India on March 27 became the fourth nation to test an ASAT weapon against a satellite, using a ground-launched missile. China did the same in 2007. The US and Russia tested other types of ASATs in through the 1980s. The US also destroyed a satellite in LEO using a ship-launched missile defense interceptor in 2008 although Washington insisted at the time the action was not an ASAT test.
UPDATE BEGINS: The WEF effort is a follow-up of sorts to the effort by the UN Committee for the Peaceful Uses of Outer Space (COPUOS) to develop an internationally agreed set of voluntary guidelines for best operational space practices. The initiative, which began in 2010 and finished in 2018, was undertaken by the Working Group on the Long Term Sustainability of Space Activities, LTS for short. The US, China, and Russia were all active participants. While the group managed to approve 21 guidelines, the effort ended in June 2018 after Russia — in a snit over the group refusing to accept seven of its proposals — refused to allow the report to be formally referred to the UN General Assembly.
UPDATED UPDATE: But, in a breakthrough today, COPUOS today in its annual meeting decided to adopt the 21 guidelines anyway, and further decided to continue work on best practices under a new working group — reflecting the intense international interest right now in trying to ensure that space does not become either a tragedy of the commons, or a debris-littered battlefield where nothing can survive.
The guidelines break down into four categories:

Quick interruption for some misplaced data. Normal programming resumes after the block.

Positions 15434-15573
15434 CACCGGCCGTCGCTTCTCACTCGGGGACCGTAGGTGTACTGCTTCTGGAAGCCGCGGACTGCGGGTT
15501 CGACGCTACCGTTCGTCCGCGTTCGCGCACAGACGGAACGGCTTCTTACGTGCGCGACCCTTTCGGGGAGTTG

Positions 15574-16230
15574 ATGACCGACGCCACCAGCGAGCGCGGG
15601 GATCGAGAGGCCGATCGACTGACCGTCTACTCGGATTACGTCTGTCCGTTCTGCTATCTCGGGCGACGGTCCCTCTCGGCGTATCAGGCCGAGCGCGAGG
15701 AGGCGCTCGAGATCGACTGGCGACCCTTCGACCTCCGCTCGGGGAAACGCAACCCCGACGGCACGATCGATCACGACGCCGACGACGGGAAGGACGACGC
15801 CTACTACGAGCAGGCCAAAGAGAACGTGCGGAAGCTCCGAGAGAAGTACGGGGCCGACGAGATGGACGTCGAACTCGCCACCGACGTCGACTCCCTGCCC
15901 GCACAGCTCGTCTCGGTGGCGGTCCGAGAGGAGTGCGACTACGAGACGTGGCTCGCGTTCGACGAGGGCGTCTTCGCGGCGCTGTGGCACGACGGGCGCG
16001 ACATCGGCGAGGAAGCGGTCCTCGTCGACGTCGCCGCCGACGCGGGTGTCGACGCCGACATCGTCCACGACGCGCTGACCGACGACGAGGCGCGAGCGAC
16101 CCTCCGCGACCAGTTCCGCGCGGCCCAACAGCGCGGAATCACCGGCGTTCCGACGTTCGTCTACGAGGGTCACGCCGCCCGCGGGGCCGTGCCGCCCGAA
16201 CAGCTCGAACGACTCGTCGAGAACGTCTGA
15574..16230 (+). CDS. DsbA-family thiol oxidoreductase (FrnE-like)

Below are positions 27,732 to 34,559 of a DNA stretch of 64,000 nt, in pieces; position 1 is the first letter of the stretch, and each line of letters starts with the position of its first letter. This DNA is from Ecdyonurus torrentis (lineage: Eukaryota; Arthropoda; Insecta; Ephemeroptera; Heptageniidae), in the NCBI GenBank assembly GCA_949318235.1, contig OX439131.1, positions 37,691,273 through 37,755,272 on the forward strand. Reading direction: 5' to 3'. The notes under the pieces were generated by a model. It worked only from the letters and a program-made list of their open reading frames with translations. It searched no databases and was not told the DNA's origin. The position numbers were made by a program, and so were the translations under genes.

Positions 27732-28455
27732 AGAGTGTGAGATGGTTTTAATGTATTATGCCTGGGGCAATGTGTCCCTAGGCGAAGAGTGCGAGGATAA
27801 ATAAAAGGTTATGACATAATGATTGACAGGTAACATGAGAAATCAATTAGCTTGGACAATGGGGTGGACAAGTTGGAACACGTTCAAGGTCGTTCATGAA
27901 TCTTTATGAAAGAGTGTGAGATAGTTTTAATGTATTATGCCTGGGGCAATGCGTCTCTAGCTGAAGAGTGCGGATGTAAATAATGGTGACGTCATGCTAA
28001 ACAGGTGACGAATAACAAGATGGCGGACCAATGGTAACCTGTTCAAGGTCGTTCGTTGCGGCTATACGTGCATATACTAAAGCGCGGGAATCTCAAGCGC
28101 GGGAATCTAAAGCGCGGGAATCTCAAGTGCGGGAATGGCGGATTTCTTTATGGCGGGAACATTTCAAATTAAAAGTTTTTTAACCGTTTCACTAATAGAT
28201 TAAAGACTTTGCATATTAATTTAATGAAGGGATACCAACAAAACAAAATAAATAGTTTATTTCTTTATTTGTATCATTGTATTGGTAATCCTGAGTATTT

- Policy and regulatory framework for space activities
- Safety of space operations
- International cooperation, capacity-building, and awareness
- Scientific and technical research and development
They include provisions that encourage nations to improve the trackability of spacecraft including very small satellites, as well as to design satellites “to implement applicable international and national space debris mitigation standards and/or guidelines” in order to limit their long-term presence in orbit. They also encourage countries to exchange orbital data including information about planned maneuvers.
Meanwhile, the UN continues in other subsidiary venues continues to discuss both the development of transparency and confidence-building measures (TCBMs) in order to reduce the risks of conflict in space, and the possible future development of a treaty to prevent an arms race in outer space (PAROS). A UN Group of Governmental Experts (a special study group formed by the Secretary General) on PAROS that began work in 2018 wrapped up at the end of March, and unsurprisingly failed to reach a consensus — given that the US has long opposed any such treaty, and especially the draft being touted by Russia and China (called the Prevention of the Placement of Weapons in Outer Space, the Threat and Use of Force Against Outer Space Objects or PPWT for short) — for a number of arguably good reasons. The UN Disarmament Commission meanwhile has established an ongoing working group on TCBMs that the US is supporting.
While Lockheed is only one company, as a major defense contractor its participation in the norm-setting effort is interesting as a potential influencer on the Trump Administration, that has been more reluctant to actively participate in international efforts to set rules of the road for space than the previous administration.